Every home deserves a toolbox, and you can pick one up through any reputable online or brick-and-mortar hardware store. But what actually goes into your toolbox? That can be a surprisingly hard list to make – you don’t want to spend the Earth or feel inundated with gadgets, but neither do you want to find yourself missing the right tool for the right job.
Luckily enough, your toolbox doesn’t need to be overflowing to be fully stocked with all the essentials – in fact, any toolbox worth its salt is built around just 10 fundamental items.
Having the right equipment to hand means being able to respond to essential jobs around the home and put together your flat-pack furniture in a flash – you’ll even have all the necessaries if conducting major home improvements starts to appeal to you, but you don’t have to collect the whole hardware store to feel confident in your DIY-ing ability.
Here’s a quick rundown of your essential items. You’ll learn where to use them, how to use them, which ones to pick, and the ins and outs of storage – by the end of this post, expect to be well-versed, well-prepared, and ready to get started.
Essentially just a metal rod with a shape at its head, the humble screwdriver is used to get screws in, get screws out, and, more often than not, to lever lids away from paint pots. Screwdrivers are rarely a one-shot deal. There are differences in heads and differences in size, but you can basically break the essentials down into:
Slot Head: The head tapers to a single wedge that’s perfect for simple slotted screws. Blades are measured by fractions of inch.
Philips Head: The head fits into cross-shape-headed screws, with sizes varying between #0 and #4.
Allen Head: The head fits into a hexagonal shape and is measured in millimeters.
Stubbies are as short as possible; with a pronounced knob to hold onto instead of the customary long handle, they are tailormade for working in smaller, tighter spaces where maneuverability is compromised. In contrast, longer screwdrivers should be your go-to for reaching into gaps. Ratchet screwdrivers save you taking the head from the screw at every rotation – a good investment should extensive screwdriving be on the horizon.
Using the wrong size or shape of screwdriver could strip the screw head. Don’t do that. Rotate slowly but steadily, holding the handle with your dominant hand and the screw with your other. Remember to turn, not press – this is a screw, not a nail. When you’re done, there’s really no wrong way to store your screwdriver, but it’s nice having them lined up so you can pick out different lengths and shapes at a glance.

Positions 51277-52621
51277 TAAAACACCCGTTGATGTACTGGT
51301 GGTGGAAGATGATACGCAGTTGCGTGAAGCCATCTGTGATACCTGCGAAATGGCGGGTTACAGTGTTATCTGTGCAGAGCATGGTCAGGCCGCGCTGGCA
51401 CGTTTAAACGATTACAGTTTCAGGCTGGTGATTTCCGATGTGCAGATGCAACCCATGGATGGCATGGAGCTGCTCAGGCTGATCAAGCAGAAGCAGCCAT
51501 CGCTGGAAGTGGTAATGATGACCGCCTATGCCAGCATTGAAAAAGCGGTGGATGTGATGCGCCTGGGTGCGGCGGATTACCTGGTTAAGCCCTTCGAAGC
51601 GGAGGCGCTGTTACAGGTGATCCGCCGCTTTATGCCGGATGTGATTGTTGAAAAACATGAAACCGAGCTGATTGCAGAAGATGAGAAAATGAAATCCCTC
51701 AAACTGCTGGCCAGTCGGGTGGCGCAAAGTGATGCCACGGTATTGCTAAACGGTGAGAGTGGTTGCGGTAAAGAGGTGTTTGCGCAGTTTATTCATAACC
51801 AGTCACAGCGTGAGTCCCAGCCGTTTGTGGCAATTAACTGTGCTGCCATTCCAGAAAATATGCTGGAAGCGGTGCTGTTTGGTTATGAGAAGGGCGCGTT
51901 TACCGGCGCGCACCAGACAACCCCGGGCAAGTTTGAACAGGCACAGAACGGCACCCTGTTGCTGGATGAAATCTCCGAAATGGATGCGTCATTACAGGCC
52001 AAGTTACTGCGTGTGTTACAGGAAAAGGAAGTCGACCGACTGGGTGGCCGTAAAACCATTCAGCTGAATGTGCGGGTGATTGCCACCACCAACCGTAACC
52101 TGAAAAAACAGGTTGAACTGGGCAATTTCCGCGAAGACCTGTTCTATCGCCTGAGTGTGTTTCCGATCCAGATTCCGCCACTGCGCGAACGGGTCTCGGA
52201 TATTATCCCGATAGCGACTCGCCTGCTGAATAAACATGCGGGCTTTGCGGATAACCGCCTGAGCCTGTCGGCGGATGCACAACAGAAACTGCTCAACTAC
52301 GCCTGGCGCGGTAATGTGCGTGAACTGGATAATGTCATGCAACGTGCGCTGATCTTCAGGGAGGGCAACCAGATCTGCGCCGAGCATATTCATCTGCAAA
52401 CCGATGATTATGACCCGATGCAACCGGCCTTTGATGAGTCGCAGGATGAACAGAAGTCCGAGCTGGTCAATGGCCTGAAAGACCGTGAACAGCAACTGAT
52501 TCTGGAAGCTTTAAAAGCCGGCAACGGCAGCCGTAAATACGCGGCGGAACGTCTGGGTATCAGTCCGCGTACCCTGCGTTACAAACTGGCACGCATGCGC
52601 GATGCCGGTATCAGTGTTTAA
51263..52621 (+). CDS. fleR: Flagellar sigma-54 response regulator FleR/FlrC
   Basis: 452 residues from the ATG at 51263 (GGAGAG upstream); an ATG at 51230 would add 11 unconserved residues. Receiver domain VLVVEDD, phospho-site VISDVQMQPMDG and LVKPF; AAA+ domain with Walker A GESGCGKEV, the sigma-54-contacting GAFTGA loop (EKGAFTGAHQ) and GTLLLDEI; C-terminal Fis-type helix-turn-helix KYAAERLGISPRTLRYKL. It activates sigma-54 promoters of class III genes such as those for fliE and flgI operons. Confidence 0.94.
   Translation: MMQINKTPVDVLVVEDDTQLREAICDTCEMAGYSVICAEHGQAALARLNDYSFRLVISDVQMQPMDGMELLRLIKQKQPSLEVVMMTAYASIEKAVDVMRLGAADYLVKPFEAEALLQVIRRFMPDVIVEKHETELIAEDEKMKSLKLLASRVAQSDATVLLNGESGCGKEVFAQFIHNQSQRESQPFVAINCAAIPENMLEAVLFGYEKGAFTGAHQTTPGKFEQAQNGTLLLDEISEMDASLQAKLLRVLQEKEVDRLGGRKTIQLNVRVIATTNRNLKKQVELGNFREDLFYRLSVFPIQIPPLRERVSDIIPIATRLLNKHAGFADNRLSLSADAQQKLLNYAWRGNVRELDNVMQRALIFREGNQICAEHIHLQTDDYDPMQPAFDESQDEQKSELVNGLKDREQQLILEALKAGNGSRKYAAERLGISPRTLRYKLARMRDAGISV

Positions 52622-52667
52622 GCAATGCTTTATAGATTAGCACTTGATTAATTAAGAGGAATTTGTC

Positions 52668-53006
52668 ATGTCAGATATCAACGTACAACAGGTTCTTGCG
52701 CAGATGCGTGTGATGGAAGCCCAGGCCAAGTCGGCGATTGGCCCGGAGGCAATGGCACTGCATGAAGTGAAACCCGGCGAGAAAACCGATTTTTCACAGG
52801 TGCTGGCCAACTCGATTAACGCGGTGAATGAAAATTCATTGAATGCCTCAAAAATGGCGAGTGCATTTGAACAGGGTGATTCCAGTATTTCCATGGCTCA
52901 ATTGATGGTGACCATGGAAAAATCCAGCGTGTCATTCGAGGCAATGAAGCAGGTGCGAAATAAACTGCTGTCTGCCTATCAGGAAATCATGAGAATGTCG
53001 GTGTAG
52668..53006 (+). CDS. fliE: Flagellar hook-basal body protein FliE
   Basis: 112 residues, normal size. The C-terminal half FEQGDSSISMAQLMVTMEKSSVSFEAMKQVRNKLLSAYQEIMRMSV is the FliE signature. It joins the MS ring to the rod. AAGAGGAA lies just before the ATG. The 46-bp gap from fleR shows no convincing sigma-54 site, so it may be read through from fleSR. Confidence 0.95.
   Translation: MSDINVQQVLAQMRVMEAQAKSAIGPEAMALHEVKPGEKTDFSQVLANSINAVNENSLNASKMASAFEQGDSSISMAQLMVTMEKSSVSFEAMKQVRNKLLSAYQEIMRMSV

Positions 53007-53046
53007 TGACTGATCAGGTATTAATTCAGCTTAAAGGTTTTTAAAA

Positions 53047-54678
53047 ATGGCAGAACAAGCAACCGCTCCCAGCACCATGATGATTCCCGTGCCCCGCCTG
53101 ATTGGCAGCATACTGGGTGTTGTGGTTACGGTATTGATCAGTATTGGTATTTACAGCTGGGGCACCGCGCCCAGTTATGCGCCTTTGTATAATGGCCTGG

As for brands, you can’t go too far wrong with the extensive range available from Stanley – Bahco and Draper are also worthy choices.
Spanners, known as wrenches across the pond, provide a set grip that fits over a fastener, such as a nut or bolt, with a handle to deliver leverage for easier turning – the longer the handle, the greater the leverage. A socket set uses a single handle that can be fitted to differently sized grips; whole sets are pricy, but they’re what you need to tackle a diverse range of fastenings without hauling around a weighty trove of single spanners.
Spanners are available in plenty of sizes, with a standard ‘M-value’ of fastener corresponding to different grip sizes. Look for one made of chromium-vanadium alloy, preferably with a chrome coating to resist corrosion.
How To Choose The Right Tool Set
Having just a couple of tools is not enough for most professional mechanics, in fact, the starting investment that a mechanic should expect to invest at a bare minimum is around $11,000. Collecting all the tools you need as time goes on one by one is the best option, even though it may take a while to have all the necessary equipment that you would use frequently. If this doesn’t work for you, tool sets for mechanics are the best option for you. We will discuss everything you need to know about tool sets so that you are able to choose the most suitable for the job. If you’re starting your career in the mechanic’s industry, buy a tool set that includes various types of tools for the different jobs that you will end up working on. We have listed below some features that you need to look for in a professional-grade tool set.
1) Number of Tools Pieces
It is important to note the number of pieces that are included in the tool set as this saves you money in the long term and makes so you having matching tools. Tool sets can include 50 to hundreds of pieces. However, more pieces doesn’t always mean value or convenience; you have to make sure that the tools included are of use for your job.
If you work on the go one of the big questions to ask is “Can I take this with me easily”. If you are on the go you need to consider the options that have a carrying case with a handle that enables you to carry all of your tools wherever you go. Weight is another important factor that you should consider when choosing a tool set. The lighter the tool set is, the easier it is to carry and transport. If you want a portable option, you should choose one that is light enough for you to be able to easily move it. Ensure that the case is sturdy and heavy-duty to ensure a lifetime of use!